Hong Minh, a worker at Thang Long Industrial Park in Hanoi, said, “By this time, in previous years, I have already received a bonus, but I haven't got one yet this year."
|Many managers of companies have stated that the business climate will make it difficult for them to maintain employee Tet bonuses at the same level as last year. |
According to Ngo Chi Hung, Deputy Head of Hanoi Industrial Zone and Export Processing Zone Authority, many local businesses have cut salaries, while some still owe back-pay.
He added that many businesses may opt not to give bonuses at all, or they may offer them in the form of products, such as clothes, sweets or cakes.
The owner of one electronics store on Ba Trieu Street, Hanoi, said that profits have dropped by nearly 50% and revenue by 60% from the year before. At the same time, he said, overhead is rising, with increases in such things as electricity, water and interest rates. Because of this situation, his company plans to cut bonuses for the Solar New Year by half, and for Tet (the Lunar New Year) by one-third.
Vo Quoc Thang, Chairman of Dong Tam Joint Stock Company, said, most companies have faced difficulties this year.
Thang added that the only businesses who can offer bonuses are those which made a broke even or made a profit, while those which have taken losses are unable to get loans for the traditional bonuses.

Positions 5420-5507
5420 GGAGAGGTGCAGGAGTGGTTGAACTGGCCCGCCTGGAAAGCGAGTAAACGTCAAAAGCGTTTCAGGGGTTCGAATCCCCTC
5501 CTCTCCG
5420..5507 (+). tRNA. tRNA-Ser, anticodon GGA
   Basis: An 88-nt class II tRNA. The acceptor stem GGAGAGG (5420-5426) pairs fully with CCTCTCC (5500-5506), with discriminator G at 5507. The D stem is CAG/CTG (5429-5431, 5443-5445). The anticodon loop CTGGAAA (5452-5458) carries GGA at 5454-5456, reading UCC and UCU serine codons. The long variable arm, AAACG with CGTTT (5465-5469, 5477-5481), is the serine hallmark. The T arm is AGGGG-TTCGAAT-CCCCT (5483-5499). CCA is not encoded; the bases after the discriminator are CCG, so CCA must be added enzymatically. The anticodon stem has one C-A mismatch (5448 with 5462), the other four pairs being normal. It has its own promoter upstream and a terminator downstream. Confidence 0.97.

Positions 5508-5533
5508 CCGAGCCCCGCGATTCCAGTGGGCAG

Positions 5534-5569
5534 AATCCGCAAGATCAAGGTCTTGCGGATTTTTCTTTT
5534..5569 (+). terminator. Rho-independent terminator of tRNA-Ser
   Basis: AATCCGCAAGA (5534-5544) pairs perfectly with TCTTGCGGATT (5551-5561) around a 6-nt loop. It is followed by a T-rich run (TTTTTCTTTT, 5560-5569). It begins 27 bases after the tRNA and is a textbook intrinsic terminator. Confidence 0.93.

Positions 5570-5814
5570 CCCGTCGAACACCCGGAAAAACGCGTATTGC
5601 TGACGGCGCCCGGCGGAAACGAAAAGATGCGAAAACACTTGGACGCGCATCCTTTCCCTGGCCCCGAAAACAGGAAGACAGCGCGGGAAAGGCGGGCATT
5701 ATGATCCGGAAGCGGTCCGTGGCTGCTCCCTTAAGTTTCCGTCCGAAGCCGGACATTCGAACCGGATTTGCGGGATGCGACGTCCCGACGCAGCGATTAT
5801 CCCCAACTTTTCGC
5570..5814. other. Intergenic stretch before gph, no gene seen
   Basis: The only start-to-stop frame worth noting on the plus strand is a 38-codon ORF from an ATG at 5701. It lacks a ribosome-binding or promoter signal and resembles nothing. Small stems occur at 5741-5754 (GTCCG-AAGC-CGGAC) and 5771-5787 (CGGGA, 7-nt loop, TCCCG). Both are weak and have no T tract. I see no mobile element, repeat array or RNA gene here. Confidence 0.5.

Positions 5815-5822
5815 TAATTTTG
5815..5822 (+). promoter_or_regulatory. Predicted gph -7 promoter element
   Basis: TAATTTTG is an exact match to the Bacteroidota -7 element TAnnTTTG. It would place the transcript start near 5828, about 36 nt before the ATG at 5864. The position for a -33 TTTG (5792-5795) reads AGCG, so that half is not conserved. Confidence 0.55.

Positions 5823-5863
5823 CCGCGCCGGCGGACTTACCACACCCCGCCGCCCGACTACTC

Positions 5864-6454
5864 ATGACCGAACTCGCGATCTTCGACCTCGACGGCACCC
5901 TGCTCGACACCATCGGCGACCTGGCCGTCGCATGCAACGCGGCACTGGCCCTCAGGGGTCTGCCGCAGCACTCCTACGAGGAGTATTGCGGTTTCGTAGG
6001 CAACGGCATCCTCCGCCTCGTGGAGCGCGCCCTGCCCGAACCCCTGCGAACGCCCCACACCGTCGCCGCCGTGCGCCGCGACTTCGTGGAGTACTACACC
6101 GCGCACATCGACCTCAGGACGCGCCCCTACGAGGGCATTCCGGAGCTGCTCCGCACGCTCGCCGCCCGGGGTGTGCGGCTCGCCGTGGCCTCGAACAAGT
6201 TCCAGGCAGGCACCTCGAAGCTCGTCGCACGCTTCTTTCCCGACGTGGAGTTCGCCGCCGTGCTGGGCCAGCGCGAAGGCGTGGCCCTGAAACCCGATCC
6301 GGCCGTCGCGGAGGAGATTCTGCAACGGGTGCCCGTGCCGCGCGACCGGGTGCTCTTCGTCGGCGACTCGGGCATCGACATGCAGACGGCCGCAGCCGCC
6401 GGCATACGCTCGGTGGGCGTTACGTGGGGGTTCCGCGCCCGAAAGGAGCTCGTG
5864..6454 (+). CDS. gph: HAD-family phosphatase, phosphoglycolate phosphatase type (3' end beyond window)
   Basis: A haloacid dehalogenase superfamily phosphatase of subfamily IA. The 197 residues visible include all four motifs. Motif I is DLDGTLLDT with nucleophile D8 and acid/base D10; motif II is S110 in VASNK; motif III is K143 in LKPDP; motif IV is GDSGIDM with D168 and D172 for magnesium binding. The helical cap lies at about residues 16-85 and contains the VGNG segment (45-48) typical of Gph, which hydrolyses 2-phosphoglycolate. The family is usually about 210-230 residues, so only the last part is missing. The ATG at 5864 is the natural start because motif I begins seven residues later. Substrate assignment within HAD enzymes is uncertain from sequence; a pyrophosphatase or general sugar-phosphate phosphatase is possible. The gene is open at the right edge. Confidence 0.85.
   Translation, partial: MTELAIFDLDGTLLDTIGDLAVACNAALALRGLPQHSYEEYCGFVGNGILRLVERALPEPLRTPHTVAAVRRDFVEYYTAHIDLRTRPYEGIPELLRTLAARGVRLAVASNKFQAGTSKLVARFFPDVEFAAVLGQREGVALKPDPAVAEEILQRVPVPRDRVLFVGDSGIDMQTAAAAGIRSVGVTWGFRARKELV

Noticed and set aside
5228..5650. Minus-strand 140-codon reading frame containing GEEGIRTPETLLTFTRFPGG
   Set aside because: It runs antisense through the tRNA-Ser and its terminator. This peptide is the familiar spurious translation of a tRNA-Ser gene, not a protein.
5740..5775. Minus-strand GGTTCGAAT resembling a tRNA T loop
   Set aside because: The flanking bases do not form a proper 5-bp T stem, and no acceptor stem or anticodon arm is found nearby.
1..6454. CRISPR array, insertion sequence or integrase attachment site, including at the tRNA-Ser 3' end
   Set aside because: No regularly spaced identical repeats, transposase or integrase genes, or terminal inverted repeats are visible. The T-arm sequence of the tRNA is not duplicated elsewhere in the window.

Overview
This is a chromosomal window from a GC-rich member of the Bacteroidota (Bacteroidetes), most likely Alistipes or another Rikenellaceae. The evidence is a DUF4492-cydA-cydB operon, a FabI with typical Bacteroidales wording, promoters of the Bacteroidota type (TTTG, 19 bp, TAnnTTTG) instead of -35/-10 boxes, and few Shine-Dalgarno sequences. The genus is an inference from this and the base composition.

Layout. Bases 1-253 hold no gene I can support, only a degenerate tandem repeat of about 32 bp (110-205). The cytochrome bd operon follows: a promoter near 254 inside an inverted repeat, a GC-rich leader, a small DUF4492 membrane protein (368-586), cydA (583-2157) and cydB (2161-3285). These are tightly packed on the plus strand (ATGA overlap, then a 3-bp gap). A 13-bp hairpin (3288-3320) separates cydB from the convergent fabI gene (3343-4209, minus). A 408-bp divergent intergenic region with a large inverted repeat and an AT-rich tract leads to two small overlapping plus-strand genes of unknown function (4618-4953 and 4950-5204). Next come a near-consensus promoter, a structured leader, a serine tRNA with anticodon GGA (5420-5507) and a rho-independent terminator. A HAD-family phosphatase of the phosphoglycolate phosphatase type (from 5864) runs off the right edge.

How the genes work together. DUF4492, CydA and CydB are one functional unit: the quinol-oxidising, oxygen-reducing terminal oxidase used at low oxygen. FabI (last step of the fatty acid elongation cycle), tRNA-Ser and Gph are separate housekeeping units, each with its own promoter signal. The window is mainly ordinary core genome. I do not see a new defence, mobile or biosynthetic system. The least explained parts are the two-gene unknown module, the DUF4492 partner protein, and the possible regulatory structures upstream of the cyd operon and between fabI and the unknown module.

“In previous years, Dong Tam gave a Tet bonuses of between 1-3 months salary to their staff, depending on their position and performance. But this year we will have to consider the cost of these gifts much more carefully because of financial restraints,” the chairman said.
This year is a particularly difficult time in the construction sector. Many construction companies are holding off on announcing how much they will give out in bonuses until they have a better idea of returns on their investments.
A report from the Hanoi Department of Labour, Invalids and Social Affairs, showed that, by November around 14,000 labourers had registered as being unemployed.
Pham Minh Huan, Deputy Minister of Labour, Invalids and Social Affairs, said that companies are being discouraged from paying salaries or bonuses in the form of products unless the employees have agreed to such an arrangement.
Recently, a bakery in Hanoi had paid salaries and bonuses in cakes. A sales manager of the company received his outstanding wages and bonuses, supposed to be worth VND50 million (USD2,380), in cakes.